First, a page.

Can We Fix American Cities by Tearing Them Down?
Maryland Governor Larry Hogan held a sidewalk press conference last week in Baltimore’s Sandtown-Winchester neighborhood. He promised to revitalize the city by spending $75 million to tear down 4,000 vacant houses.
"Fixing what is broken in Baltimore requires that we address the sea of abandoned, dilapidated buildings that are infecting entire neighborhoods," he said.
Then the yellow paw of a Komatsu excavator ripped the face from a nearby row house, and Baltimore joined a growing club of declining U.S. industrial hubs that have decided they have more housing than their populations can support. The logic is that removing blighted sections of the city will help the larger body thrive, eventually clearing the path for redevelopment. The hard part is conceding that some areas are beyond short-term redemption.
“When you demolish with no plans for new residential development, you’re admitting that right now there’s no demand for this block, this neighborhood, this city,” said Erika Poethig, a fellow at the Urban Institute. “It takes a certain amount of political courage to do that.”
Efforts to eliminate derelict homes in the U.S. were turbo-charged in 2013 when the U.S. Treasury allowed six states that had received money from a pool known as the Hardest Hit Fund to use some of it for tear-downs, in addition to other foreclosure prevention initiatives for which it was originally earmarked. The reasoning behind the move, which made $370 million available for the demolition of residences, is that vacant homes lower the value of neighboring properties.
Through September 2015, Michigan spent $84 million in Hardest Hit Fund money to tear down 5,850 homes, including more than 3,200 in Detroit. Research published in October by Rock Ventures, the holding company for Quicken Loans founder Dan Gilbert, reported that the program added 4.2 percent in value to all homes within 500 feet of each demolition.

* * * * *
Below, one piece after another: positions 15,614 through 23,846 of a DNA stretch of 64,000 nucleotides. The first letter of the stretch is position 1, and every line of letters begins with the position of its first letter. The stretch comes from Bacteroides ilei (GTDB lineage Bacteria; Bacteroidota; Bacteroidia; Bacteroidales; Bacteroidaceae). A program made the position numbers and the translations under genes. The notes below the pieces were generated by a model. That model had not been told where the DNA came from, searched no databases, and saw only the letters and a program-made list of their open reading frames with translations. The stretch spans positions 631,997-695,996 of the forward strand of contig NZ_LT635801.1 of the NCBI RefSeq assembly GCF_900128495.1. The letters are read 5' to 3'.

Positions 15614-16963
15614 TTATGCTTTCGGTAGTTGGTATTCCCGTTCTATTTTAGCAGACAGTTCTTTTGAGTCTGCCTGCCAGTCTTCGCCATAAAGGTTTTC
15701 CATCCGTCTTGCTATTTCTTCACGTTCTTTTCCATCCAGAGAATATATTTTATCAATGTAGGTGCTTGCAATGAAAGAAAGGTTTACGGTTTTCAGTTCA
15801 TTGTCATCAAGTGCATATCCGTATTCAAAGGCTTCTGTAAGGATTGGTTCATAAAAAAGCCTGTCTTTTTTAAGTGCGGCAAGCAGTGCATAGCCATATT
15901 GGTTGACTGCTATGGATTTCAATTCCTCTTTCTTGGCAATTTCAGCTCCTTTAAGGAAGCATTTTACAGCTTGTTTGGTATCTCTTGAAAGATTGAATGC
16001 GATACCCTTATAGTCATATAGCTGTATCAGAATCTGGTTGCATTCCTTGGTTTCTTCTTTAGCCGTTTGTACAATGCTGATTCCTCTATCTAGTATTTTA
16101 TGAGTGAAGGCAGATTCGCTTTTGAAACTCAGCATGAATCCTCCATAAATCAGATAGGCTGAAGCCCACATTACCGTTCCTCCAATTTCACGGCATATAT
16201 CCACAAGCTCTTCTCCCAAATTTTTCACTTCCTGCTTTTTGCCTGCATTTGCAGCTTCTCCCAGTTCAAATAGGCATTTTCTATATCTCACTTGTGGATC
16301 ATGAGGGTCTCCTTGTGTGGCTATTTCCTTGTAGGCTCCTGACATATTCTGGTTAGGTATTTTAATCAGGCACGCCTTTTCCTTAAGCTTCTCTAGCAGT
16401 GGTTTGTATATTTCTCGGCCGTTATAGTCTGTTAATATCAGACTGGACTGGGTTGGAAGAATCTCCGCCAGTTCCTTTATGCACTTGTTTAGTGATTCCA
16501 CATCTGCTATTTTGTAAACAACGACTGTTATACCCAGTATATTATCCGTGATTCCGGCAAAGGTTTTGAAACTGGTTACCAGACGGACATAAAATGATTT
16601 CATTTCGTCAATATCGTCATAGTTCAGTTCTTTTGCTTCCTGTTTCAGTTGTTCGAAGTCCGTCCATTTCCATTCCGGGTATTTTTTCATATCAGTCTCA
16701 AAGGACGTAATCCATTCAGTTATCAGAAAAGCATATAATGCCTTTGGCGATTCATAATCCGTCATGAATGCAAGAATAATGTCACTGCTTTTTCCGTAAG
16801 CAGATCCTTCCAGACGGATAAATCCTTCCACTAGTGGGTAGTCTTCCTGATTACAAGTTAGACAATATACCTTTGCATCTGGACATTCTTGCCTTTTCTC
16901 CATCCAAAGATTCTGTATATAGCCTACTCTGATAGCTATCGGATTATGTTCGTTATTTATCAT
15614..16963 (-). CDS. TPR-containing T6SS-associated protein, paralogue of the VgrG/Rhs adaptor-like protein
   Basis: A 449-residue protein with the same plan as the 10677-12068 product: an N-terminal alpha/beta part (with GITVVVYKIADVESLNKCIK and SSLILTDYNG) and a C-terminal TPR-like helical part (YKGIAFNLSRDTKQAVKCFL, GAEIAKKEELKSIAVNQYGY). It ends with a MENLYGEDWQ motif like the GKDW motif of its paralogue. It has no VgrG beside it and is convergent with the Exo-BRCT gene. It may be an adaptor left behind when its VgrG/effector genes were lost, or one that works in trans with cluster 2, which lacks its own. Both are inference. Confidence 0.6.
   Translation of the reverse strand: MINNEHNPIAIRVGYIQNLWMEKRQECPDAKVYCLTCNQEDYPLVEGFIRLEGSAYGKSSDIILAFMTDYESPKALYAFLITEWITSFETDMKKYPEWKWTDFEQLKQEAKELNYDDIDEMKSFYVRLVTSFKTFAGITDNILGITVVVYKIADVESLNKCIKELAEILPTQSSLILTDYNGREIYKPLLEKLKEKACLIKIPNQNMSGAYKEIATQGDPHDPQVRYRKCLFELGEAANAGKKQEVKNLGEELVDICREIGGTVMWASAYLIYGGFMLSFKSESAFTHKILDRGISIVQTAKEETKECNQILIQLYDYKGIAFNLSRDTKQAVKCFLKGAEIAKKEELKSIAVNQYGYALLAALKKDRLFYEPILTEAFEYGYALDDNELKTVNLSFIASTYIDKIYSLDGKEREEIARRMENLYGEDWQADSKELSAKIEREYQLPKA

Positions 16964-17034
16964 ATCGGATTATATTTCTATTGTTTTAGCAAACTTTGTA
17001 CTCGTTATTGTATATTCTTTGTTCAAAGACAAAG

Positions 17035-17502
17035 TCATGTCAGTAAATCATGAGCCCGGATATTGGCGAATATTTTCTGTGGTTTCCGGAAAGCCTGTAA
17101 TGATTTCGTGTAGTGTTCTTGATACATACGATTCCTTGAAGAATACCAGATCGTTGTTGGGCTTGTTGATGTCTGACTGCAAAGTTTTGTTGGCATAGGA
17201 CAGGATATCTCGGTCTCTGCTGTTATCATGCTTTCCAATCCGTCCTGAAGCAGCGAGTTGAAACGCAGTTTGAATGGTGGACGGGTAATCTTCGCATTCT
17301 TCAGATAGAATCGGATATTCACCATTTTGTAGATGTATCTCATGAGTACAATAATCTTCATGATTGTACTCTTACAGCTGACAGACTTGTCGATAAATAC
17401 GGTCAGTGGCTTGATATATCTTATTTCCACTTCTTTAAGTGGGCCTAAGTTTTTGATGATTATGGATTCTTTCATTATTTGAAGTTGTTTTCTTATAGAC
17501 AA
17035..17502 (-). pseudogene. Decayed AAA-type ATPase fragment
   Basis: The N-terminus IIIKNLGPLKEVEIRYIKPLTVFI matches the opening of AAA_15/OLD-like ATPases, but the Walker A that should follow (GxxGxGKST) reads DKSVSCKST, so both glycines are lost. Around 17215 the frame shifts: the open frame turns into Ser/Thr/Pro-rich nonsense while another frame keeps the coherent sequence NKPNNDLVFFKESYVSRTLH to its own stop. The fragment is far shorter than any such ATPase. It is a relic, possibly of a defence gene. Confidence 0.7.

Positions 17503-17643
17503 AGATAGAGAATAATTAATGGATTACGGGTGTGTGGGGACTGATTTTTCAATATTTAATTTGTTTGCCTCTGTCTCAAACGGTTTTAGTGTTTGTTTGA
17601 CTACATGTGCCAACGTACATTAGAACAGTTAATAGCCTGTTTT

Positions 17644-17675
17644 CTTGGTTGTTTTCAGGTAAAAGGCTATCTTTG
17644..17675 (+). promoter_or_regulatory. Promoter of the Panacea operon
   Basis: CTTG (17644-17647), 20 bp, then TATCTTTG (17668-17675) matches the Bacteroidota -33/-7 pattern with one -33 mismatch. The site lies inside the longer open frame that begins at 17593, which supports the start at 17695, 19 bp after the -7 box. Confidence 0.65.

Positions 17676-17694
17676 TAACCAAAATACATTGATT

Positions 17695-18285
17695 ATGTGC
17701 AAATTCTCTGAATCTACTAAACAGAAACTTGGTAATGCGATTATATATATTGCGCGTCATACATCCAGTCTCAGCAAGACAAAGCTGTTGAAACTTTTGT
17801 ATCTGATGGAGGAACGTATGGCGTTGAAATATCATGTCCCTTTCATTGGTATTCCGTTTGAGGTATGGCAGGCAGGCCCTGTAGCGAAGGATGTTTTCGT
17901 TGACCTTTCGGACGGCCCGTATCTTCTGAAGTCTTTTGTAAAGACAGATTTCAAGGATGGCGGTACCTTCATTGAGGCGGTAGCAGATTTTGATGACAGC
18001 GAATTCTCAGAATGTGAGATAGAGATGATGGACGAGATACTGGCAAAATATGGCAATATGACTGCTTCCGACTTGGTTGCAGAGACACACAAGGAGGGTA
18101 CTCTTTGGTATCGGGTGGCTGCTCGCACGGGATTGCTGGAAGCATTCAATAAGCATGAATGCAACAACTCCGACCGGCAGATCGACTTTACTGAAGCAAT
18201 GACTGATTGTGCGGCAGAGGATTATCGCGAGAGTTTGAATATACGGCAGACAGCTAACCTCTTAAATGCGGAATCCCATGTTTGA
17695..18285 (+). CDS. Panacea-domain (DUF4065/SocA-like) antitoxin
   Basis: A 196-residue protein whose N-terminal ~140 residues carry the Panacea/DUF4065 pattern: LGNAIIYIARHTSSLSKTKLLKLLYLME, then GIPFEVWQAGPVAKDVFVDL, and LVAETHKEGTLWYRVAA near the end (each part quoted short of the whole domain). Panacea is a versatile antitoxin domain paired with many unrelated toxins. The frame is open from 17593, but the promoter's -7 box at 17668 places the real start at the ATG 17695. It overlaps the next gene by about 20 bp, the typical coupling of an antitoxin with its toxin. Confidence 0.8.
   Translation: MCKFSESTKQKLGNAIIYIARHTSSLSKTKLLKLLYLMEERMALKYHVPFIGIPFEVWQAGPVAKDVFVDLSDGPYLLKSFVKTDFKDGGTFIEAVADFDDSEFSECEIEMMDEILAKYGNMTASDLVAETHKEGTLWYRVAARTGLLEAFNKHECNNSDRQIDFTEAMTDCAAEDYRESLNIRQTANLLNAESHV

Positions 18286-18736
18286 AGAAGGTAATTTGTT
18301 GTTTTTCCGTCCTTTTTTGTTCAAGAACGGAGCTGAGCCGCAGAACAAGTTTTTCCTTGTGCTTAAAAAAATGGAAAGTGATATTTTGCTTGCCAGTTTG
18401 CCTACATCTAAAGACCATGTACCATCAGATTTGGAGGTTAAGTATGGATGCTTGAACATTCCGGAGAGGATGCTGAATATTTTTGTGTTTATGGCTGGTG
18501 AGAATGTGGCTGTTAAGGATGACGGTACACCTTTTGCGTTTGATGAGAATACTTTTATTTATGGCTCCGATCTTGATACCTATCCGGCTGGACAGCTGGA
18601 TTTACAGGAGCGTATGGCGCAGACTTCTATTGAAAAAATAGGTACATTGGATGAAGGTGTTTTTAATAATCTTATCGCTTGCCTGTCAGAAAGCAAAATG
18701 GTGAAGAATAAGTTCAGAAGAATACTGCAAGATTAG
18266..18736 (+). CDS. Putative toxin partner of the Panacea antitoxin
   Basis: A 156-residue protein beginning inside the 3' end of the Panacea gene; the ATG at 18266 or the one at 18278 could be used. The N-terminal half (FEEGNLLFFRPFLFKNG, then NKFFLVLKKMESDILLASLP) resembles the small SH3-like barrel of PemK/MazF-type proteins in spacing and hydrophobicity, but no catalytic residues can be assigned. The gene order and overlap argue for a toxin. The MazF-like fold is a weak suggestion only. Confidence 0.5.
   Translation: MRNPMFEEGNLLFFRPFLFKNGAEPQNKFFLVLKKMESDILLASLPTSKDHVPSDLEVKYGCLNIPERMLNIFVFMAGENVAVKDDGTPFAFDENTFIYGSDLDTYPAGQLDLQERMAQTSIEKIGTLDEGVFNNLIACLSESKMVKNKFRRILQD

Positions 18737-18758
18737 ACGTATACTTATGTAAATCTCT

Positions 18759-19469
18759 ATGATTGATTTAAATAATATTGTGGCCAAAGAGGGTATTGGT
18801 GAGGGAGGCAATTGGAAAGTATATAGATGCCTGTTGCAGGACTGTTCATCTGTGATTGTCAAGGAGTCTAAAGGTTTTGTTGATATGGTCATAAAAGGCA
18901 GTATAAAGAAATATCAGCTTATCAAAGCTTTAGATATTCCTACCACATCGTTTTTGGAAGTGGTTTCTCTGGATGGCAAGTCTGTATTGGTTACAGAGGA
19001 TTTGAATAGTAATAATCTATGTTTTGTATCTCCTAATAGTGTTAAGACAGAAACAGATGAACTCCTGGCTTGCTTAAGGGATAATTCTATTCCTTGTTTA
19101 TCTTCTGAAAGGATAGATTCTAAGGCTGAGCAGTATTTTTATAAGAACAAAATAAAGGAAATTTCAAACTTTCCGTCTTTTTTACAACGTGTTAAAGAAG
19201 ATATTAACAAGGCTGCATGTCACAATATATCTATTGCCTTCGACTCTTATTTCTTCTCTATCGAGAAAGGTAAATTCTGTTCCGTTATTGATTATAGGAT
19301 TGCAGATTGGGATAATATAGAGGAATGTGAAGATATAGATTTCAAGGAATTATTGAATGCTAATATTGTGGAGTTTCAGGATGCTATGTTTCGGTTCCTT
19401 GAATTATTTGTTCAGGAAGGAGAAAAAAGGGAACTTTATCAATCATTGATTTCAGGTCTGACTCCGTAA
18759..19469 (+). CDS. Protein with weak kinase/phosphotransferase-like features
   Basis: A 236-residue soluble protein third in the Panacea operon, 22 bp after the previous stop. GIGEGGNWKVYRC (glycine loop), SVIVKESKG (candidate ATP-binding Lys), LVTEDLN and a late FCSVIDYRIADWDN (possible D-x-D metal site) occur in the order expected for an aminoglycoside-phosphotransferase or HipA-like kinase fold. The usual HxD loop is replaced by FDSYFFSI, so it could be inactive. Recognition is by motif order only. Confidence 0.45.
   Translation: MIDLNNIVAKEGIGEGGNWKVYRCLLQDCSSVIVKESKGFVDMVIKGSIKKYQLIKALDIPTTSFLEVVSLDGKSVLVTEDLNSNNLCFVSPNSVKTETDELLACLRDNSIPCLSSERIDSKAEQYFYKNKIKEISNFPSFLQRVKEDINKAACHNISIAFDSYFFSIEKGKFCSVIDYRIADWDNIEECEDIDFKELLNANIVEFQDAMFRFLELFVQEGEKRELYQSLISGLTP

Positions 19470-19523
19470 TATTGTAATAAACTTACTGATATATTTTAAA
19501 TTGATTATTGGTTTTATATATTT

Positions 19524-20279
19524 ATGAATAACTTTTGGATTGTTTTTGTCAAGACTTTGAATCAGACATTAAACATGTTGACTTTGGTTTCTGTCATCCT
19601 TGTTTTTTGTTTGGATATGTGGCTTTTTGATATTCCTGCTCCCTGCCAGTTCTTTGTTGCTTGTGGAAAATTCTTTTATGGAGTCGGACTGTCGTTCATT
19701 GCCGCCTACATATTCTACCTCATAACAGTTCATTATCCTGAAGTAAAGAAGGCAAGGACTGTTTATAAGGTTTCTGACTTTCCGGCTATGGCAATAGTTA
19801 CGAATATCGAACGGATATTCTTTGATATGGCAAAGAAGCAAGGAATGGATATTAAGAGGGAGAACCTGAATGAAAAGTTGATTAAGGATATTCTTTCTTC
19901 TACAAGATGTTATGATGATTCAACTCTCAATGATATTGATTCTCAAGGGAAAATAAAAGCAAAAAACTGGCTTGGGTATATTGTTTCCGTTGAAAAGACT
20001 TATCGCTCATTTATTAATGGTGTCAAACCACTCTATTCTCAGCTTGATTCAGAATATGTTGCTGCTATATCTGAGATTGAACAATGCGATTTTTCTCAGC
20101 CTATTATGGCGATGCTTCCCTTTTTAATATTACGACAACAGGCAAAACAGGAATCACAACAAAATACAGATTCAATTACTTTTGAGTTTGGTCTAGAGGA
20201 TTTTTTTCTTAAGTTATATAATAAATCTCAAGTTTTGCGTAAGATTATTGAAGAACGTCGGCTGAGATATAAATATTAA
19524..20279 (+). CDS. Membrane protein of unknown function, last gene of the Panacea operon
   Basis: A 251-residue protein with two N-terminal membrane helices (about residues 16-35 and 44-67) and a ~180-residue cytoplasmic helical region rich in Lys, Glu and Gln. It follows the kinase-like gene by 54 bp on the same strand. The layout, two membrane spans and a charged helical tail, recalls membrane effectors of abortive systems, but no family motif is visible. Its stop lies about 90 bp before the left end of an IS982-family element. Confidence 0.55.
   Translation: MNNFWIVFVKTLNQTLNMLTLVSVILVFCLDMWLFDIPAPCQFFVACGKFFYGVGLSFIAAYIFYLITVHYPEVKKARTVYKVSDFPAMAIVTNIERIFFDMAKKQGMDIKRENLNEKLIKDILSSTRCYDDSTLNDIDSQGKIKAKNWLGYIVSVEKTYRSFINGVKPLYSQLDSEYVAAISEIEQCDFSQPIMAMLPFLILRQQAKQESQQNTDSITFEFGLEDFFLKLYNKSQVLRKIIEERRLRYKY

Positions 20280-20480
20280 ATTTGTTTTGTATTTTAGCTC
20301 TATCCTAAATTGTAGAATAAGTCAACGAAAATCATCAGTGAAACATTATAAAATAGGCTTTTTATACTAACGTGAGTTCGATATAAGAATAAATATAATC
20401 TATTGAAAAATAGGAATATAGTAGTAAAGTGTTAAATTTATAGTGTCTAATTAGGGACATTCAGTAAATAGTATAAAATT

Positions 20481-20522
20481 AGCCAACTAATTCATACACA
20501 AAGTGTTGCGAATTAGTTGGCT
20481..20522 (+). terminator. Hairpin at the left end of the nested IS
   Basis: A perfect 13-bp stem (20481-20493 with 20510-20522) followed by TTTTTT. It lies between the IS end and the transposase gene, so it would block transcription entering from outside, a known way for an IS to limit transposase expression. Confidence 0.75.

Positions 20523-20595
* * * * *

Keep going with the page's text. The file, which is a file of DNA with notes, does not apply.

In its 2016 budget appropriation, passed last month, Congress allocated an additional $2 billion to the Hardest Hit Fund. Advocates for blight elimination would like Treasury to expand the number of states that can use the money for demolitions from six to 18, said Dekonti Mends-Cole, policy director at the Center for Community Progress, a Washington, D.C.-based nonprofit dedicated to the issue.
Maryland is not among the states that qualify for those funds, making the efforts announced last week among the most ambitious blight-removal plans that are not reliant on federal funds. In addition to the state initiative, Baltimore has demolished 1,280 homes through a city government initiative called Vacants to Value, according to the Baltimore Sun. The city is also chipping in $19 million to aid demolitions in Hogan's plan. In 2014, Cuyahoga County, Ohio, raised $50 million in bonds to tear down as many as 5,000 homes in Cleveland.
There are other reasons to demolish homes beyond raising property values. Crime is one: A working paper published earlier this year by the Harvard Joint Center for Housing Studies found that doing so may reduce burglary, theft, and vandalism. Mental health is another: An article last year in the American Journal of Public Health measured the heart rates of pedestrians as they walked past vacant lots, suggesting that removing neighborhood blight offers a path to reducing stress. Once a building or a block has been torn down, however, further challenges appear.
Demolishing an abandoned building may be less complicated than figuring out what to do with the land it stood on. Detroit has sold land to neighboring home owners for $100 a lot, and it has experimented with a program to use vacant lots to prevent storm water from flooding the sewage system. In Baltimore, Hogan's plan includes $600 million in redevelopment funding that may one day lead to new, affordable apartments and supermarkets. Initially, most lots will probably be converted into parks.
Then there's is the question of which houses are worth saving and which should be torn down, a key concern in places such as Baltimore, which has about 16,000 vacant dwellings. "I argue that there is a lot of demolition that is absolutely necessary, but you have to have larger strategies," said Alan Mallach, a senior fellow at the Center for Community Progress. "I worry that if the only tool you have is a hammer, everything looks like a nail."